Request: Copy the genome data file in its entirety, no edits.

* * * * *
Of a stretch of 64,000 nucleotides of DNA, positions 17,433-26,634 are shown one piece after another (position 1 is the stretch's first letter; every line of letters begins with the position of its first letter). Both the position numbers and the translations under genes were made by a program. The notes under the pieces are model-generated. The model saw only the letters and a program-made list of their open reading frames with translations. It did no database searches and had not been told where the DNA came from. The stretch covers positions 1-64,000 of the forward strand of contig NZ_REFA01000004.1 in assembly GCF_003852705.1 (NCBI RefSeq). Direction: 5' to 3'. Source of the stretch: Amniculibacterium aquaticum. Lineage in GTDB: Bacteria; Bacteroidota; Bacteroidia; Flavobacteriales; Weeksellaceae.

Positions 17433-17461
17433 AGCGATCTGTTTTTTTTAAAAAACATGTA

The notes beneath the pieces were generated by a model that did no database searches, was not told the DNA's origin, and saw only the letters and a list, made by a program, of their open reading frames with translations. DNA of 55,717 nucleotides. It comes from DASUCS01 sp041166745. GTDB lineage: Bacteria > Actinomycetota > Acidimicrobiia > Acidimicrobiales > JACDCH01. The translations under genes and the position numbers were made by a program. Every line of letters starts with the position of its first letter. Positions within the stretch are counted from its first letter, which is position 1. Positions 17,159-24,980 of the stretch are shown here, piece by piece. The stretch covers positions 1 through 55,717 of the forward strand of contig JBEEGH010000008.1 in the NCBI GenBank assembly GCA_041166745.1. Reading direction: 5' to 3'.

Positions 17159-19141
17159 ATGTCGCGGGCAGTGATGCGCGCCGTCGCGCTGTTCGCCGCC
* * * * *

Of a stretch of 64,000 nucleotides of DNA, positions 17,433-26,634 are shown one piece after another (position 1 is the stretch's first letter; every line of letters begins with the position of its first letter). Both the position numbers and the translations under genes were made by a program. The notes under the pieces are model-generated. The model saw only the letters and a program-made list of their open reading frames with translations. It did no database searches and had not been told where the DNA came from. The stretch covers positions 1-64,000 of the forward strand of contig NZ_REFA01000004.1 in assembly GCF_003852705.1 (NCBI RefSeq). Direction: 5' to 3'. Source of the stretch: Amniculibacterium aquaticum. Lineage in GTDB: Bacteria; Bacteroidota; Bacteroidia; Flavobacteriales; Weeksellaceae.

Positions 17433-17461
17433 AGCGATCTGTTTTTTTTAAAAAACATGTA

The notes beneath the pieces were generated by a model that did no database searches, was not told the DNA's origin, and saw only the letters and a list, made by a program, of their open reading frames with translations. DNA of 55,717 nucleotides. It comes from DASUCS01 sp041166745. GTDB lineage: Bacteria > Actinomycetota > Acidimicrobiia > Acidimicrobiales > JACDCH01. The translations under genes and the position numbers were made by a program. Every line of letters starts with the position of its first letter. Positions within the stretch are counted from its first letter, which is position 1. Positions 17,159-24,980 of the stretch are shown here, piece by piece. The stretch covers positions 1 through 55,717 of the forward strand of contig JBEEGH010000008.1 in the NCBI GenBank assembly GCA_041166745.1. Reading direction: 5' to 3'.

Positions 17159-19141
17159 ATGTCGCGGGCAGTGATGCGCGCCGTCGCGCTGTTCGCCGCC